时间：02-21 来源：转载自澎湃新闻 浏览量：3869
They saw two bucket-size cups and saucers on the wooden table in front of the fireplace when they entered Hagrid's cabin.
Naturally, he had thought that the long campaign and the strain of the election had caused him to go mad. He had been utterly terrified to find a portrait talking to him, though this had been nothing to how he felt when a self-proclaimed wizard had bounced out of the fireplace and shaken his hand. He had remained speechless throughout Fudge's kindly explanation that there were witches and wizards still living in secret all over the world and his reassurances that he was not to bother his head about them as the Ministry of Magic took responsibility for the whole Wizarding community and prevented the non-magical population from getting wind of them. It was, said Fudge, a difficult job that encompassed everything from regulations on responsible use of broomsticks to keeping the dragon population under control (the Prime Minister remembered clutching the desk for support at this point). Fudge had then patted the shoulder of the sLill-dumbstruck Prime Minister in a fatherly sort of way.
The Prime Minister did not know what to say to this, but a persistent habit of wishing to appear well-informed on any subject that came up made him cast around for any details he could remember of their previous conversations.
He froze, nose to nose with his own scared-looking reflection in the dark glass. He knew that cough. He had heard it before. He turned very slowly to face the empty room.
The woman named Narcissa gained the top of the bank, where a line of old railings separated the river from a narrow, cobbled street. The other woman, Bella, followed at once. Side by side they stood looking across the road at the rows and rows of dilapidated brick houses, their windows dull and blind in the darkness.
"Certainly, Narcissa, I shall make the Unbreakable Vow," he said quietly. "Perhaps your sister will consent to be our Bonder."
"Is Serious Black with--er--He-Who-Must-Not-Be-Named?"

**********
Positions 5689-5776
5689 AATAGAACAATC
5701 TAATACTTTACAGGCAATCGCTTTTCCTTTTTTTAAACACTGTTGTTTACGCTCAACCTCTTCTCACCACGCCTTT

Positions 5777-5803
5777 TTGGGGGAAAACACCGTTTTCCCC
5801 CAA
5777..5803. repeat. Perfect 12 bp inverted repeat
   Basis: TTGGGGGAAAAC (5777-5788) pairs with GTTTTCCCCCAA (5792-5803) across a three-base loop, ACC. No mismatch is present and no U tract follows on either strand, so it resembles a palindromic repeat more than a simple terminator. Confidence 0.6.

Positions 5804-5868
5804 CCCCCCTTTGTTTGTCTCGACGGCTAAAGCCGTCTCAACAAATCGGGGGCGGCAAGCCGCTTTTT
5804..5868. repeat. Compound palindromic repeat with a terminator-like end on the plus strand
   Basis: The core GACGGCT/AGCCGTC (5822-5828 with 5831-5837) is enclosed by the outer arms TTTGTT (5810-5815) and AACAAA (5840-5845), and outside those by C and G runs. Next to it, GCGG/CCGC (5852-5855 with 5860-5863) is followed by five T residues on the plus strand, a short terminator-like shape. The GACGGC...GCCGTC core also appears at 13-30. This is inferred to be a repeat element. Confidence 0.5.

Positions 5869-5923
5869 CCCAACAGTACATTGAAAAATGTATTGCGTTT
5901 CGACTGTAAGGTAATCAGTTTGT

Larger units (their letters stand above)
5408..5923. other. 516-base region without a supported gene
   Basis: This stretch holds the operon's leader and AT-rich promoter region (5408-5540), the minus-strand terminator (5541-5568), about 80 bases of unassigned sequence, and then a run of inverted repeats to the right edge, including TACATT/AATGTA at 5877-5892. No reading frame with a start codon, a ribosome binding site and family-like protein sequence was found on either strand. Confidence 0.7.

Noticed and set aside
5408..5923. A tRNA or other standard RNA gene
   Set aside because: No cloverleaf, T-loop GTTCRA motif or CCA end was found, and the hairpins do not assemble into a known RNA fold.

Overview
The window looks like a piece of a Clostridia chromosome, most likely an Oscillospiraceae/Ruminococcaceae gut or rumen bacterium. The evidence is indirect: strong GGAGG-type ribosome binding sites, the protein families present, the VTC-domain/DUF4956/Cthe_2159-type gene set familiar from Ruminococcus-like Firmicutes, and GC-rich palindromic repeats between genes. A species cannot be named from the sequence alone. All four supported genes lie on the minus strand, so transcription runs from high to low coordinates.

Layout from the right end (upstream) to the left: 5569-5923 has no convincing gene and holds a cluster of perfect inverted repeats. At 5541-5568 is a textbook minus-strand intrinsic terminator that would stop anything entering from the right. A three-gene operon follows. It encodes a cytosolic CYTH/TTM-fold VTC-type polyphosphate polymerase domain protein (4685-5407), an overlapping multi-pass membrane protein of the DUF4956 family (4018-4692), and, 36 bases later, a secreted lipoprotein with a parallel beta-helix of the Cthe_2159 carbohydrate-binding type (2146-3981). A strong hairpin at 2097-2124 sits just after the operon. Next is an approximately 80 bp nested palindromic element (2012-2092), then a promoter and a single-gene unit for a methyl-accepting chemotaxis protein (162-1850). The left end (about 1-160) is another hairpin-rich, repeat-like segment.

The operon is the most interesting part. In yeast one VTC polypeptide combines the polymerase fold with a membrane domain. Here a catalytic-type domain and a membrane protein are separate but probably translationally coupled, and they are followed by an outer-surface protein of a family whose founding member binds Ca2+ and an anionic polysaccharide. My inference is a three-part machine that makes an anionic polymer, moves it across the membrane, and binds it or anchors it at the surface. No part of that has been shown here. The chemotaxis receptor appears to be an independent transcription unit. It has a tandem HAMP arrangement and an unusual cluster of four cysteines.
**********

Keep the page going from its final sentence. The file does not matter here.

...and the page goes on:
"But he won't succeed!" sobbed Narcissa. "How can he, when the Dark Lord himself— ?"
"Bellatrix," he replied, his thin mouth curling into a slightly mocking smile as he closed the door with a snap behind them.
"I didn't. . ." Harry began, not entirely sure whether he was being reprimanded or not.
"Sorry," she whispered.
"That's what she did, did she?" said Slughorn. "Idiotic woman. Never liked her."
"You're mental," said George, trying to push it back at Harry.
Narcissa gave a little scream of despair and clutched at her long blonde hair. Snape stooped, seized her by the arms, lifted her up, and steered her back onto the sofa. He then poured her more wine and forced the glass into her hand.
Harry's trunk was packed; Hedwig was back in her cage on top of it. He, Ron, and Hermione were waiting in the crowded entrance hall with the rest of the fourth years for the carriages that would take them back to Hogsmeade station. It was another beautiful summer's day. He supposed that Privet Drive would be hot and leafy, its flower beds a riot of color, when he arrived there that evening. The thought gave him no pleasure at all.
He shrugged and spread his hands wide, as though to say that age had its compensations, and Harry noticed a ring on his uninjured hand that he had never seen Dumbledore wear before: It was large, rather clumsily made of what looked like gold, and was set with a heavy black stone that had cracked down the middle. Slughorn's eyes lingered for a moment on the ring too, and Harry saw a tiny frown momentarily crease his wide forehead.